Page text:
The one thing that does bother me, though, is the extra carving they decided to do on the body. If they just did the front, it might have been a decent forearm contour like they used to have on the original '79 900s and 800s. If they did it just on the back, well, it would be a belly contour, like all of them have. But no... they carved the front and back, so you end up with a sharp ridge, that just happens to be in the perfect spot to dig into your forearm. I can't play it for more than a couple of hours without my forearm getting rubbed raw. These are early '80s basses, with near bullet-proof polyurethane finishes, yet mine has a spot on that ridge worn down to the wood by my forearm alone.

    Yet I still haven't sold it.
     
    lesliegl and AphekGreg like this.
  6. Abner

    Abner

    Jan 2, 2011
    Mississauga
    Is that really a tremolo bridge on the white one? Certainly not your standard Ibanez Musician bridge.

    And wait a minute... spur of the moment bass purchase, yet ends up with a custom Musician? This story has a few holes in it, methinks. ;)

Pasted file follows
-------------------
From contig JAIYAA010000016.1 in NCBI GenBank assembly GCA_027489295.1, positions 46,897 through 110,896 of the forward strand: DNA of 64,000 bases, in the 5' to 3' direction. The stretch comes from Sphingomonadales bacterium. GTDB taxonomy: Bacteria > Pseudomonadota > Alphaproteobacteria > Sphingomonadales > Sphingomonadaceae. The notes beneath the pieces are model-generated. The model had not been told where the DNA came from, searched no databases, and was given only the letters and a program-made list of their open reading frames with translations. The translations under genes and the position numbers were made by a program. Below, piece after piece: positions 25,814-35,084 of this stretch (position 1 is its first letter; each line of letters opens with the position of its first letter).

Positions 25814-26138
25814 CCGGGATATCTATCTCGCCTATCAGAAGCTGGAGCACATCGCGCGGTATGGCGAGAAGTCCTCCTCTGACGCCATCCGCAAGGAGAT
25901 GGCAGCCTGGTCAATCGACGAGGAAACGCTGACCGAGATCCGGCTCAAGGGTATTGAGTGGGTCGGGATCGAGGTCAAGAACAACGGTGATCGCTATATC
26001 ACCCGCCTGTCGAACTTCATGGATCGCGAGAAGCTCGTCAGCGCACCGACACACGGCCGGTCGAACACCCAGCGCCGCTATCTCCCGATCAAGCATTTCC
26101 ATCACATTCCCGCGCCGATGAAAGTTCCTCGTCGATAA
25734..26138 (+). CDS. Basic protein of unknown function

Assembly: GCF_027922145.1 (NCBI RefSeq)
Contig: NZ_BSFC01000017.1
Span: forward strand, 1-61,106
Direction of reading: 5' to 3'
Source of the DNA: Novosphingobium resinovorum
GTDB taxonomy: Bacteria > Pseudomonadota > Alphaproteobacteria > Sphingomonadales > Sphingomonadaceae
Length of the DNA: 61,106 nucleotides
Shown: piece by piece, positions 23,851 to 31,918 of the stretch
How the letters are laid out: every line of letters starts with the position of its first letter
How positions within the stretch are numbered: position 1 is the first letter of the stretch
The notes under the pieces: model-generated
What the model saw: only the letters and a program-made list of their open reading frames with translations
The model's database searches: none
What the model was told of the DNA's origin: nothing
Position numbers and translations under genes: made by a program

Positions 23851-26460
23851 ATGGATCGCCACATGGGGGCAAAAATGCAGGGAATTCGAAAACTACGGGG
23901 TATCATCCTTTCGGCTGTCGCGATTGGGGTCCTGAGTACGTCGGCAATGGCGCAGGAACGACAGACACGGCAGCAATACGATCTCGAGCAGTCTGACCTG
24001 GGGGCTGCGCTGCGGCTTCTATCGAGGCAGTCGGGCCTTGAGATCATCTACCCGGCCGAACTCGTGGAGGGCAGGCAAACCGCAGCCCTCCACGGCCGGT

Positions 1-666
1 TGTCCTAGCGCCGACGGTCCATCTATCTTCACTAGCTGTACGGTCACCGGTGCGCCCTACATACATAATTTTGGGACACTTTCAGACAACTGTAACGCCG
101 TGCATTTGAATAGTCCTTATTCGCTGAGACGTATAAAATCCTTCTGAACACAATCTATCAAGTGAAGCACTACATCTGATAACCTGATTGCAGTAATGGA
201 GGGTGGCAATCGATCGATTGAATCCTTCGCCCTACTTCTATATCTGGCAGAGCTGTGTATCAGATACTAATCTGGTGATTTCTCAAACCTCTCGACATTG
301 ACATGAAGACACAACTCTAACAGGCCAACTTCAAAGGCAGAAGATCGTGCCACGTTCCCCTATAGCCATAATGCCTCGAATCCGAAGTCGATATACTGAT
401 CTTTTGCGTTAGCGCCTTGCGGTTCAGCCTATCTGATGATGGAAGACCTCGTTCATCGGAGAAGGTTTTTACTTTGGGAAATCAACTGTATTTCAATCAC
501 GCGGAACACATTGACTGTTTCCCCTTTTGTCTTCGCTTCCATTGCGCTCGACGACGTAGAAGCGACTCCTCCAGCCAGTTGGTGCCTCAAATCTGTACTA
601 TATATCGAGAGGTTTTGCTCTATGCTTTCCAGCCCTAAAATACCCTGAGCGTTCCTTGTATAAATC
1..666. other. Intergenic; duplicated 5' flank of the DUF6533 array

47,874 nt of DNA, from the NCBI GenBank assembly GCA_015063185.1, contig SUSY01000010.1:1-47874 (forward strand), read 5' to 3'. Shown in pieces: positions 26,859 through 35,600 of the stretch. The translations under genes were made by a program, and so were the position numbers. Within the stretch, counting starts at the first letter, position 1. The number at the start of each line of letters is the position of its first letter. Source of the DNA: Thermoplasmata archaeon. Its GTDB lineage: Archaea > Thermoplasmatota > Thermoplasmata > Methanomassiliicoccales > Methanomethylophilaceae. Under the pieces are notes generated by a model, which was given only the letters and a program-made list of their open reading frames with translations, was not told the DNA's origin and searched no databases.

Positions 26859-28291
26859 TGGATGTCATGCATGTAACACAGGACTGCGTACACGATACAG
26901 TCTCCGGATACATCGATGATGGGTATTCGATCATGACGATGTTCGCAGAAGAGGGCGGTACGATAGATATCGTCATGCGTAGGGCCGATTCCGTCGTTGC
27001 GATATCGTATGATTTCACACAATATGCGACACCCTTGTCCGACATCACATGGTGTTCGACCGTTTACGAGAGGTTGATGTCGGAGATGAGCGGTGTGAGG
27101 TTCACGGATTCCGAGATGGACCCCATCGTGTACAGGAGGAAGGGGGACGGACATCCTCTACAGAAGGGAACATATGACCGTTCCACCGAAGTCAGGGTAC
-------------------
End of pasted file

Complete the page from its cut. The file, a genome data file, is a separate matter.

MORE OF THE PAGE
7. hypercarrots

    hypercarrots

    Jan 28, 2009
    los angeles
    both of them have this bridge
    2410RW4cx.png
    2410RW4gx.png
    https://www.kahlerusa.com/bass-tremolos-4-string
     
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  8. This is why we need to interview some of the builders and Ibanez management from that time! :) So many possibilities. We've seen Sting with a pair of SP5 pickups and MC824s with pairs of SJ6 pickups or SJ6/SP5 combinations, so obviously it could have left the factory with a pair of SP5s. John clearly liked a pair of P pickups, as his Warwick Buzzards were built that way. We don't know what year he bought it, so it could have been new or used. If new, he might have asked the shop to take a SP5 from another bass and add it to that one. He may have used it with Springsteen and then decided it would be better with a pair of SP5s. He may have bought both of them at the same time or bought the Bean later and had it modified like the 924 or ordered it....... Who knows? Somebody!